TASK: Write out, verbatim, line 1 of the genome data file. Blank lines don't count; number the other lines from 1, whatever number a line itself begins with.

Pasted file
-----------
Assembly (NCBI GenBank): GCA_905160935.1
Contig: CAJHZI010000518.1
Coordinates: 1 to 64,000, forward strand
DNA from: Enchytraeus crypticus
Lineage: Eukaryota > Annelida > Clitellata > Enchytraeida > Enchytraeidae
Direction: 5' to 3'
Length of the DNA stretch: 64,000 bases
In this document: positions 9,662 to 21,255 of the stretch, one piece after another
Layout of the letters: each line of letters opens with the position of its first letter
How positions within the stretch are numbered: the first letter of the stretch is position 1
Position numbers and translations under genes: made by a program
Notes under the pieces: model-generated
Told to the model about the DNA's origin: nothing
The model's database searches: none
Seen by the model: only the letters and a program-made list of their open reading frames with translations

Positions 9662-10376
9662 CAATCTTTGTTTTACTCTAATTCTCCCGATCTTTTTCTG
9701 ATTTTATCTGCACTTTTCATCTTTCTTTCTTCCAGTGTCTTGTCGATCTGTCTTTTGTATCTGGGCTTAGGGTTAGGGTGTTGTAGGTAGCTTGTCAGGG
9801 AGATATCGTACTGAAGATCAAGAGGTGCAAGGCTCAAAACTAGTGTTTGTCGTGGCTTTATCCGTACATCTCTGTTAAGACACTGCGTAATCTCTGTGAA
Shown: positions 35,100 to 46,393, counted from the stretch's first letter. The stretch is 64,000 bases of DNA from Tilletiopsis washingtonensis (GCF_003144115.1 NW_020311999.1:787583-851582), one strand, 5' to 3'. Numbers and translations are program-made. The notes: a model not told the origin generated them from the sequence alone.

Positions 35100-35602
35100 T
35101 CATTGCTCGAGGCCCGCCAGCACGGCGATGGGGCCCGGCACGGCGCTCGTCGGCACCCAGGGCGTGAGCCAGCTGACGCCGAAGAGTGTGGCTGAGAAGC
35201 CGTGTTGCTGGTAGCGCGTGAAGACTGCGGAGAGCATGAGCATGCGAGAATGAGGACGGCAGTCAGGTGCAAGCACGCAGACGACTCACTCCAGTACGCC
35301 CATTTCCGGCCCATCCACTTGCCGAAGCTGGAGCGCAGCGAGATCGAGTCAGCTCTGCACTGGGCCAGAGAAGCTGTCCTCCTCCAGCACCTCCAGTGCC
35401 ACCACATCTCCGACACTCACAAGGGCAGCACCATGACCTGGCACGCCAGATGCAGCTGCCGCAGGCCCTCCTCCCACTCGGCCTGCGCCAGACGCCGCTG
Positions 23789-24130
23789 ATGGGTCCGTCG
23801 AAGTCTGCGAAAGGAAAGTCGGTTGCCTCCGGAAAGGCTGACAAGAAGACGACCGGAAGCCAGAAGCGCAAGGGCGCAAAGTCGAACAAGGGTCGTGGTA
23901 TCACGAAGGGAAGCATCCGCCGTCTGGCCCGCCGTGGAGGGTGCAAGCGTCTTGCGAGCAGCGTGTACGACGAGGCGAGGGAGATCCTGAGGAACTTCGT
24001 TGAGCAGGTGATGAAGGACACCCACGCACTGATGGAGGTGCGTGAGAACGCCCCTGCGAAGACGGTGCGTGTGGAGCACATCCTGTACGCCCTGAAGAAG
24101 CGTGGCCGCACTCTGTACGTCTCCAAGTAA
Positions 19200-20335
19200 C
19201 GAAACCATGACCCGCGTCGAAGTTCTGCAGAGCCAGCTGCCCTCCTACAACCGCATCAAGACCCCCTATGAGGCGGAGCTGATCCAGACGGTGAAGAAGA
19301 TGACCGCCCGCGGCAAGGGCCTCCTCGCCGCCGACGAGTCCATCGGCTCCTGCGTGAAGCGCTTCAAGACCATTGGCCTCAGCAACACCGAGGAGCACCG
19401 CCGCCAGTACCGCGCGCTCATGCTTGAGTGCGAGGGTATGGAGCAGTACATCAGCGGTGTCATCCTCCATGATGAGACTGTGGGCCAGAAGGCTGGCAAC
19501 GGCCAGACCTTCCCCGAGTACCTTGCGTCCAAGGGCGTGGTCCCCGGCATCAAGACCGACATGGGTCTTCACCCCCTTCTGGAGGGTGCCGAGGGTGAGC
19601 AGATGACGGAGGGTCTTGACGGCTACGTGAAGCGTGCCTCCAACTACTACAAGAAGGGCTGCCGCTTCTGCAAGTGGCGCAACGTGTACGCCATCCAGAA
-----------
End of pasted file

Assembly (NCBI GenBank): GCA_905160935.1